I just came back from great presentation & networking conferences, as usual elated by the collaborative opportunities & feedback about my work & the performances of my students & rejuvenated to push envelopes. I also returned slightly less oblivious to the subtexts that are no doubt pervasive at such events that I, as a white male with a PhD & a job, have the privilege of not seeing if I don’t want to. And herein lies the problem.
— Christopher Lynn (@Chris_Ly) March 30, 2015
Two years ago, the SAFE13 team dropped this science on us about the endemic nature of sexual harassment in anthropological field settings. Now, having been to three conferences in a row (American Anthropological Association in DC, Human Biology Association/American Association of Physical Anthropology in St. Louis, & NorthEastern Evolutionary Psychology Society in Boston) where female friends, colleagues, & graduate & undergraduate students were sexually harassed by male scientists & researchers my age (40ish) & position & older (much older) & higher ranked, some rules of thumb obviously don’t go without saying. This shouldn’t be happening. This shouldn’t be happening at anthropology conferences. This shouldn’t be happening at evolution conferences.
Why does it matter that these were anthropology & evolution conferences? On the one hand, it doesn’t because it is a problem everywhere. On the other hand, these are disciplines focused on diversity & evolved sexual behavior. From talking with my friends in the Feminist Evolutionary Perspectives Society (FEPS), it appears that some of my male colleagues have internalized findings from sex differences in mating strategies studies as though they were lessons by “The Pickup Artist” (remember that schmaltzy reality show?). Behavioral correlations are not destiny, guys. And by the way, the EEA is bullshit. We don’t really know how people behaved in the past. We made that shit up. It’s an academic fiction or, as we tell our audiences, a “simplifying model” to operationalize research, not to justify behavior.
There’s no justification for sexual coercion. It’s the kind of behavior that gives physical anthropology, evolutionary psychology, & evolutionary studies bad names & reduces the fields to associations with reductionism without libinal control. Some of you will note that “physical” anthropology developed to justify racial differences—so, changing our name to biological anthropology isn’t quite enough it seems. I’m not concerned that consenting adults screw each other at conferences or whatever goes on among peers. But sexually targeting professional subordinates is exploitation, & the targeting of undergrads makes me want to lose my motherloving mind!
Culture changes, so maybe there are excuses out there for some of the bad male behavior, but that doesn’t make it OK. Maybe males really don’t know what is not OK. Maybe their parents didn’t teach them. Maybe they didn’t have appropriate role models. So, let’s be explicit. We apparently need rules. Frankly, since conferences seem to be places some colleagues feel they can behave in these ways beyond the bounds of their employers’ harassment officers, including lifetime achievement award-winning professor emerita seemingly beyond reach, I think professional organizations need to start stepping up to the plate & finding ways to sanction colleagues who cross these lines. Take their awards away. Blackball them. Something. We need repercussions.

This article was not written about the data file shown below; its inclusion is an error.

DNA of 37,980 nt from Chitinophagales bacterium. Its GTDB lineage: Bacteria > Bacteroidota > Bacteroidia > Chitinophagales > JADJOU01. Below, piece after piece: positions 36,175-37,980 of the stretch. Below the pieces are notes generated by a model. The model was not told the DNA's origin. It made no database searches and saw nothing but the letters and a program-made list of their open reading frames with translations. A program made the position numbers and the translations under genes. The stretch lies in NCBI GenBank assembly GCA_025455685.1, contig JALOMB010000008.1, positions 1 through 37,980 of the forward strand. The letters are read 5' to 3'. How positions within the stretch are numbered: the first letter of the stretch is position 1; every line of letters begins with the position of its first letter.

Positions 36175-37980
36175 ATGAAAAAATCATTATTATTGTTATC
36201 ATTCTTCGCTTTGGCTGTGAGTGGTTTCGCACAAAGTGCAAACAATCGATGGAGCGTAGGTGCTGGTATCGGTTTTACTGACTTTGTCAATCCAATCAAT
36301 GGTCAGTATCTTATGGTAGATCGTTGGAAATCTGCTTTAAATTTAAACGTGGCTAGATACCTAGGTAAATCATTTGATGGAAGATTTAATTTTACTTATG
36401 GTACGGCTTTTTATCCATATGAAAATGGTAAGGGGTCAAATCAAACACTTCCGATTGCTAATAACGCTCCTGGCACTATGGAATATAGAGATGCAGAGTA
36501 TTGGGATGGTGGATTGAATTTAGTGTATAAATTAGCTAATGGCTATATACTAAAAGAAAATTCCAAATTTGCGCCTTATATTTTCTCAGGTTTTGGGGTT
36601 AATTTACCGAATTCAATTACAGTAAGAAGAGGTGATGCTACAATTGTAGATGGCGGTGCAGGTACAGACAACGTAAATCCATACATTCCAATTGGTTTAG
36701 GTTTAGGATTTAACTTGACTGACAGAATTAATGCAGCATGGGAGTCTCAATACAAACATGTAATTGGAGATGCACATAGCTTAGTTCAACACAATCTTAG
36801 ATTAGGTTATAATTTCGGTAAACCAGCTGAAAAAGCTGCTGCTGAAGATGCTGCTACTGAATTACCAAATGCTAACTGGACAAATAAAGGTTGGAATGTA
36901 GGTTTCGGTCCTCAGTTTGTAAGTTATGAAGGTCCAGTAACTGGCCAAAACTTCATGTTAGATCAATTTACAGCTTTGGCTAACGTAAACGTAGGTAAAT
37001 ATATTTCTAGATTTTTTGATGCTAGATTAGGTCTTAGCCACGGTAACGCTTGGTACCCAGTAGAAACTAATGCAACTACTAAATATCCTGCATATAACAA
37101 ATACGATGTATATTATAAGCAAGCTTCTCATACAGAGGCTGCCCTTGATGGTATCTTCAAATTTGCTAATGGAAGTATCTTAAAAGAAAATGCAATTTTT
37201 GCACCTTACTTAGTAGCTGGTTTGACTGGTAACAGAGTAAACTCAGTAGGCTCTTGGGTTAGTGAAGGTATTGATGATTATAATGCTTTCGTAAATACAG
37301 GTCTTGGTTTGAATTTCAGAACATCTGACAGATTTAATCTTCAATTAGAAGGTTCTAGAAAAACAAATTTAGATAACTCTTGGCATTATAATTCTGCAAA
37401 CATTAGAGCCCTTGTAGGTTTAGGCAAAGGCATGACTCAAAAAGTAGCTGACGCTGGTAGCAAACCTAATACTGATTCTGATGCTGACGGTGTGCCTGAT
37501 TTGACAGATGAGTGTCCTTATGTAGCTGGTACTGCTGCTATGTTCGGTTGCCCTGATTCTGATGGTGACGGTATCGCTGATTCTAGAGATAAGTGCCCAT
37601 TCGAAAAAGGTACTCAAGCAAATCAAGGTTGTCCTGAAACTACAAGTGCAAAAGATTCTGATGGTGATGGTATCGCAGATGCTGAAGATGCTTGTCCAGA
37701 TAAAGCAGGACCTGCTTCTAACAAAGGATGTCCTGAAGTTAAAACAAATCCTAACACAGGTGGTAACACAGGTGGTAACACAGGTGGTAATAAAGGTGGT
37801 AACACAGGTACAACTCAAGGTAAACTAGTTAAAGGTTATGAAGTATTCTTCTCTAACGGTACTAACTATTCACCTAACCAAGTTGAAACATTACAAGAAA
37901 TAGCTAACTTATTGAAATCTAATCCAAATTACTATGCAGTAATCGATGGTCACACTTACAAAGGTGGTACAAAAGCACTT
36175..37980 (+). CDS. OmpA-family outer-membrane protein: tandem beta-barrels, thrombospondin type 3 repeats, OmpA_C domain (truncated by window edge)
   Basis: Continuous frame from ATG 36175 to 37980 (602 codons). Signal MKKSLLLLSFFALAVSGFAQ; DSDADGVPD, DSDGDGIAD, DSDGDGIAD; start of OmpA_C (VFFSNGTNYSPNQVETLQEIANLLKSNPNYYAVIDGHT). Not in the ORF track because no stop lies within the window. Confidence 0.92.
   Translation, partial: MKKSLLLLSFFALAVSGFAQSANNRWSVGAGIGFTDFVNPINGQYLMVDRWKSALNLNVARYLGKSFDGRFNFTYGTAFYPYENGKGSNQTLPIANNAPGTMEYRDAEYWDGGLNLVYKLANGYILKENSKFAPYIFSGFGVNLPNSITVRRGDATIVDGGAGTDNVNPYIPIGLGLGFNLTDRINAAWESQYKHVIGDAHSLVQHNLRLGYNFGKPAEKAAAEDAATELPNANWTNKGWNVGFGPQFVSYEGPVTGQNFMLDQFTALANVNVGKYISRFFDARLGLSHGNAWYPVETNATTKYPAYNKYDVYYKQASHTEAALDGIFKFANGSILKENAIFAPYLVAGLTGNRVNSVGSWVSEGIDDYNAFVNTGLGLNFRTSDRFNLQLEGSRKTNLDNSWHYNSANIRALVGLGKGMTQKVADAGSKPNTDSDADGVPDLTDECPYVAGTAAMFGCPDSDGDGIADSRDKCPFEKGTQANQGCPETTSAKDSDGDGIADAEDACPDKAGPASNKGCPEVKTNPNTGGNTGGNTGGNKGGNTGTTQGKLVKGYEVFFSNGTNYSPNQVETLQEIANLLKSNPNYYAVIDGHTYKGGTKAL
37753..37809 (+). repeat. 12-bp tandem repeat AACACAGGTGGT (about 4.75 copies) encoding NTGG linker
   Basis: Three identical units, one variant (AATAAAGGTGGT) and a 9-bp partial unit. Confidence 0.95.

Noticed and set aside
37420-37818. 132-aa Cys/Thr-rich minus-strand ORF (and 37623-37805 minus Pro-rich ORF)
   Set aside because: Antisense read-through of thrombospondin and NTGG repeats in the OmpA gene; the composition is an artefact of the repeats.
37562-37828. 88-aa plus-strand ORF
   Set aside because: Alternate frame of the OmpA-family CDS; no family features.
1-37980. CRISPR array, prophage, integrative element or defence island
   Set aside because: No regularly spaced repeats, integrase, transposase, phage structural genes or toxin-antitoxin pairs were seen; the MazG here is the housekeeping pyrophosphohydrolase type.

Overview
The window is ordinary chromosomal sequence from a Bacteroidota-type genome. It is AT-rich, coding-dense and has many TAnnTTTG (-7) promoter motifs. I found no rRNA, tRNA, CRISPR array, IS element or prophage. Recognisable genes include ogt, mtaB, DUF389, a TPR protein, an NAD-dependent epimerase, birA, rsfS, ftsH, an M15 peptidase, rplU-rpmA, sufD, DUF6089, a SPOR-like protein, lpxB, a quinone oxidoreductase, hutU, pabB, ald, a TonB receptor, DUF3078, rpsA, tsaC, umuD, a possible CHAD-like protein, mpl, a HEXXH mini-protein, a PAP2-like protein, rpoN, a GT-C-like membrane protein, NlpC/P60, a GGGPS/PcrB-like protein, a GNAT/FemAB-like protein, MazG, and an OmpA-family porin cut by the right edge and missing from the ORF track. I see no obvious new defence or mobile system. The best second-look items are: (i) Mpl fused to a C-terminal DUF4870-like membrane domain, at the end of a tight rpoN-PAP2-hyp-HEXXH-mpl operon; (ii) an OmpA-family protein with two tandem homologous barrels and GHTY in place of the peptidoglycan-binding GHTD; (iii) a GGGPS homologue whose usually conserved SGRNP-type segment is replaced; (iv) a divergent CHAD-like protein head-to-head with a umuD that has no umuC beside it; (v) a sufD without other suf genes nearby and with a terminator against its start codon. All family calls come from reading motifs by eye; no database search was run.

In the meantime, fellow males, let’s change culture. Let’s learn. We can start off with a few rules of thumb posted by our friend & colleague, Jason DeCaro:
And I will add to this. Professors/instructors SHOULD NOT:
- Hit on ANY undergrads in the bars in your own town, field site, or when you’re away at conferences.
- Put hands on the shoulders of undergrads—even for a photo. Even if you think it’s harmless—you don’t know how it will make them feel. All it says to them is, “I can do this because I have authority over you.”
- Don’t encourage your undergrads to drink more alcohol. If they want to drink, that’s their business.
- Don’t comment on anything having to do with the attractiveness, size, or the bodies of students—just stick to things that promote intellectual & academic confidence & maturation.
Maybe you’re thinking, damn, I’ve done stuff like that without even really thinking it crossed a line. I have too. That’s why I’m putting this in writing. Let’s stop. Let’s not do those things. Let’s change culture. Let’s create safe places within our disciplines. Sexual antagonism is not an inevitability. It doesn’t have to happen.